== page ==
Brett Ward Ward: “What actually drives San Diego is our entrepreneurial growth with scientists or tech executives starting new companies, getting venture capital or private-equity funding.”

SAN DIEGO—Between Amazon, Illumina, Northrop Grumman and a spate of other large corporate users, the options for large office users are dwindling, driving the redevelopment frenzy, Brett Ward, managing director of Cushman & Wakefield’s office division in San Diego, tells The region’s office market regained its robust momentum in the third quarter spurred by some large corporate users, according to the firm’s Q3 office market report.

The market achieved 716,600 square feet of positive net absorption, bringing total year-to-date occupancy growth to nearly 1.3 million square feet, which equates to an average of 423,000 square feet of growth per quarter. According to Jolanta Campion, C&W’s research director in San Diego, this was the highest level of positive net absorption through the first three quarters of any year since 2005’s 1.4 million square feet of absorption.

According to Ward, occupancy growth in the third quarter was heavily driven by a handful of large corporate users. Illumina occupied the newly delivered 316,300-square-foot i3 project in Eastgate, and Renovate America took occupancy of a newly renovated 161,000-square-foot building for its new consolidated headquarters in Rancho Bernardo. Northrop Grumman also expanded into an existing 222,500-square-foot building at Summit Rancho Bernardo. “We also saw notable move-ins from the California Institute of Art & Technology (44,000 square feet in National City), Synteract (37,000 square feet in Carlsbad) and Certona (32,000 square feet in Sorrento Mesa).”

We spoke to Ward about large-occupant leases in this market and what we can expect for next year. Do we expect more new large-occupant leases next year like there were this year?

Ward: Next year, we will see Amazon take occupancy of its 90,000-square-foot space in UTC. Northrup Grumman will probably continue to grow, as will Renovate America. And we hope Illumina will continue to grow as well. Takeda Pharmaceuticals is taking a 160,000-square-foot build-to-suit in UTC, which won’t take place until 2019—they’re tearing down a building, which will take time. La Jolla Pharmaceuticals is taking 80,000 square feet, also in the UC San Diego market. Service Now is growing like a weed—it occupied 60,000-square-foot and 90,000-square-foot buildings and just took down another 60,000 square feet. Abacus also took 60,000 square feet and is growing. So, there’s a fair amount of mid- to large-size companies that will be taking occupancy and have already signed leases. Which submarkets are likely to lose tenants to other, less-expensive markets?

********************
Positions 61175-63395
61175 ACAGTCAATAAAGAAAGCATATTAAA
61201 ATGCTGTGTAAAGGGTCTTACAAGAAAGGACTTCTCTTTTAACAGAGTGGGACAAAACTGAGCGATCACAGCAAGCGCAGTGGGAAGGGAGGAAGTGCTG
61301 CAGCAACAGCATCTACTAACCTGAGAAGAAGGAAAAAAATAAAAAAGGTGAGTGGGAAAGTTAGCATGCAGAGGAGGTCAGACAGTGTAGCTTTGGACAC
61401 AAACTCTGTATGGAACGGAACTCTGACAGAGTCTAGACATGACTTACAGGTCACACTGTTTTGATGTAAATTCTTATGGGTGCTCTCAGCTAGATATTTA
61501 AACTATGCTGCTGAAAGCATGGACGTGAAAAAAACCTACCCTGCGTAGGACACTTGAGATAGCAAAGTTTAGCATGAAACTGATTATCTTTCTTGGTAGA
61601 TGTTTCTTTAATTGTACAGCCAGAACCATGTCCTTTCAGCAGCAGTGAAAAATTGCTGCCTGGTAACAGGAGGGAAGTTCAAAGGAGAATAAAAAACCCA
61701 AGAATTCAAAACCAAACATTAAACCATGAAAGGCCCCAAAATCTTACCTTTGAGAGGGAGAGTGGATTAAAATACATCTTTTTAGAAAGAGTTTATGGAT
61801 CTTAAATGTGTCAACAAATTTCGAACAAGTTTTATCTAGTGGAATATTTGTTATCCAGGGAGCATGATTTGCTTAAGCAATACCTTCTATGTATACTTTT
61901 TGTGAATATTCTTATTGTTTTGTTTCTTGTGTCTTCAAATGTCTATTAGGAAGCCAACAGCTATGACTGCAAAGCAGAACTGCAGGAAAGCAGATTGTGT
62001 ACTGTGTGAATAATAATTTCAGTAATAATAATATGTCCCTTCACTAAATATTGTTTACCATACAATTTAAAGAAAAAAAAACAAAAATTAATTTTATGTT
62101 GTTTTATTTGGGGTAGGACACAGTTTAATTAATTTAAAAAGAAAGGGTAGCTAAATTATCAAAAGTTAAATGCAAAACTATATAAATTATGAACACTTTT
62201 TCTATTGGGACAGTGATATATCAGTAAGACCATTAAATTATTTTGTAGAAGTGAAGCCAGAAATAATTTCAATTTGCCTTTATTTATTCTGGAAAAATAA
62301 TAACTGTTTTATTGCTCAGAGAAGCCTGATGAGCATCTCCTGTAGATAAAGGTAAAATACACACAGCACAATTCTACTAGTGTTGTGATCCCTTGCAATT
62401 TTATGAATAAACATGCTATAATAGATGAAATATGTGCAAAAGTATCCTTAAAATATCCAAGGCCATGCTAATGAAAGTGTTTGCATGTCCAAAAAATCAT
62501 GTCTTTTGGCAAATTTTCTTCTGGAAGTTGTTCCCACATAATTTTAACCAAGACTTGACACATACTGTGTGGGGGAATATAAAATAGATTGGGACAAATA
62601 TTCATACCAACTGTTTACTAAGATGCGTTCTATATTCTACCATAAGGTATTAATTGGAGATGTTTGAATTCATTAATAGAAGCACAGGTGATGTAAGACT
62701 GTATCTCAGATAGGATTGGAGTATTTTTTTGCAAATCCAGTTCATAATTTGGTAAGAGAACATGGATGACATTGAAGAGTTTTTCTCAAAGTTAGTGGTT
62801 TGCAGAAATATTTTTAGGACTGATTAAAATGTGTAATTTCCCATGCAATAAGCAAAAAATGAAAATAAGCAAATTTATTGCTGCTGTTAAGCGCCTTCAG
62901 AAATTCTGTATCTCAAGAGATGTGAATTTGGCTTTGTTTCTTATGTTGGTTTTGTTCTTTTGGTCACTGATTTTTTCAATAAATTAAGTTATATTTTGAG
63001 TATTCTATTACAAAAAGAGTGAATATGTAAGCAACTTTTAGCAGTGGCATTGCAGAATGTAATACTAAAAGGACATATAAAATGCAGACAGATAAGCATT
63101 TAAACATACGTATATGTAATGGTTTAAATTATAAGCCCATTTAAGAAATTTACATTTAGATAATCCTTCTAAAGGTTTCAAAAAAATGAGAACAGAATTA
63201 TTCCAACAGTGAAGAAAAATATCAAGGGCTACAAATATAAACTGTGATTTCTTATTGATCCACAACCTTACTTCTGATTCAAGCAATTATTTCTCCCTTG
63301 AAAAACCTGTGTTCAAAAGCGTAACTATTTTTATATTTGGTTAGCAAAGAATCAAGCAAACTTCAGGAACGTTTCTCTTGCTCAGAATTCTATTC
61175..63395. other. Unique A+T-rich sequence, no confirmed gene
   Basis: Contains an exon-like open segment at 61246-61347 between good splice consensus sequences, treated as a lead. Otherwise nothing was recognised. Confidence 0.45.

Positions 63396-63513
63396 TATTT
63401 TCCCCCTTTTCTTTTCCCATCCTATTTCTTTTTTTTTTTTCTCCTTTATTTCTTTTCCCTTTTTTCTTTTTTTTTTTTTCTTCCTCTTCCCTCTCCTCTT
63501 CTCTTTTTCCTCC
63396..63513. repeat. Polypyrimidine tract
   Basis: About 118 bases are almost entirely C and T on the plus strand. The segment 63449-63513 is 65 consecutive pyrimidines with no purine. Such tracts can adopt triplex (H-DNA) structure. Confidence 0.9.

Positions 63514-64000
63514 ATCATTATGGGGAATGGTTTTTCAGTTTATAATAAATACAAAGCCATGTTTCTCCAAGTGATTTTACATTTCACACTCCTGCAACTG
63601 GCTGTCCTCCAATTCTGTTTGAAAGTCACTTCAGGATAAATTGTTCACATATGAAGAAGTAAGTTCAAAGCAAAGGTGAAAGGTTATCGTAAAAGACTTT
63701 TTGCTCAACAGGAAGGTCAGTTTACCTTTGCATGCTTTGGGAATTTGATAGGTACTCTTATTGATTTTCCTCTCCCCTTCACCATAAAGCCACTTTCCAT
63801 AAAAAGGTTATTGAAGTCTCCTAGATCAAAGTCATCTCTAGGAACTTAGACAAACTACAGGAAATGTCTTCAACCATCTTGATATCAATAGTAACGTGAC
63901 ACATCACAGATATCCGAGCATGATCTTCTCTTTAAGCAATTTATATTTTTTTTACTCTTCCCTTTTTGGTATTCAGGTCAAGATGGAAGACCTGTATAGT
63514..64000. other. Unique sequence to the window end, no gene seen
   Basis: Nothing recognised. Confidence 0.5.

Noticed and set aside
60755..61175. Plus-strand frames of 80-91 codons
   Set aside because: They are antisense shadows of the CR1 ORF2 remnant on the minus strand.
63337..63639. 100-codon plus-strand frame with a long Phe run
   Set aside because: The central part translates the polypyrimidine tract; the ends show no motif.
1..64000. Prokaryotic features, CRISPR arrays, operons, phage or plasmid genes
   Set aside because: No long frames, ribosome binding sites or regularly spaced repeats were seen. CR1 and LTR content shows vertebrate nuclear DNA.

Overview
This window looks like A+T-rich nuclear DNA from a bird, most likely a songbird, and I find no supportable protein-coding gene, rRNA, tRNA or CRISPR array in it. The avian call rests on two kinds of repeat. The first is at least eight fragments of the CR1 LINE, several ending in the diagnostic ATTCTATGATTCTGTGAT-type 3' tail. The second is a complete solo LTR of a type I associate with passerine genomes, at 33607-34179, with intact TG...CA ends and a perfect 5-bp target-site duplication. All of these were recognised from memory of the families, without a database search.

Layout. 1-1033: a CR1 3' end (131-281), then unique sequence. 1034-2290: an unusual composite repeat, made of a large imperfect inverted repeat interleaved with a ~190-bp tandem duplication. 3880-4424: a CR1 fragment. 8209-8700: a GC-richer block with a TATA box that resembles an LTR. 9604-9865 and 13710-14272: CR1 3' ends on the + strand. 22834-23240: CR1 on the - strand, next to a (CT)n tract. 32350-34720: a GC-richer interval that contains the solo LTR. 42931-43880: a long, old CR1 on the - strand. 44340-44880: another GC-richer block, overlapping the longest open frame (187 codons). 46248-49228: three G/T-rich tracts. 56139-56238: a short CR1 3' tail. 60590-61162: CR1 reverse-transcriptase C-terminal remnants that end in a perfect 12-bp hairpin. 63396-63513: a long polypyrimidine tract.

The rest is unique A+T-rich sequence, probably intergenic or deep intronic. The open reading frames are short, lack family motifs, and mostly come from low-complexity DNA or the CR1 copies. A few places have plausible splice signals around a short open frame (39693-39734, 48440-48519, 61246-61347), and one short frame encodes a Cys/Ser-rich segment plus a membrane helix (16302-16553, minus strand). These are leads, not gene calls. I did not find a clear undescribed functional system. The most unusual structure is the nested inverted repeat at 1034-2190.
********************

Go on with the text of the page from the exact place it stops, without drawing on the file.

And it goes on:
Ward: From a cost standpoint, the I-5 and I-15 corridor are inversely related. When pricing gets really high on the I-5 corridor, tenants will shift to the I-15 corridor—Rancho Bernardo and Scripps Ranch. We have seen some of this, but Renovate America and government-funded programs have shored that up so we may not see that this go-around again. Up and down the I-5 corridor, Del Mar’s vacancy is in the mid-teens and UTC is in the single digits. Large blocks of availability are mostly in Sorrento Mesa, which is about 18% to 20% vacant with an active network that’s about to give back space. What drives continued office growth in this market, and what stifles growth here?

Ward: The regulations are a big part of what stifles growth, and taxes. What actually drives San Diego is our entrepreneurial growth with scientists or tech executives starting new companies, getting venture capital or private-equity funding. This is blowing them up and making these companies hire like crazy. That’s what drives our growth, and what prevents them from growing is lack of capital.

San Diego County, from an office standpoint, is getting close to stable. We’re stabilized at 10% to 12% vacancy, and we’re getting there. There’s not much in the way of new construction right now, and if we continue down this path of absorption, we will probably see four years of 1-million-square-foot gains. This dwindles quickly, so options become few. That’s why we’re seeing a redevelopment frenzy. From an amenity and architectural-relevance standpoint, developers are getting a good amount of capital to come in and redevelop buildings. What else should our readers take away from your San Diego office report?

Ward: Our life-science and innovation economy is strong. The life-sciences office market is sub-5% vacant, so the bigger companies are doing more build-to-suits. Illumina was a prelease deal, but there are not a lot of those in the San Diego. Companies are supply constrained, so new developments are getting leased, which is a huge plus for San Diego. It’s been a great cycle.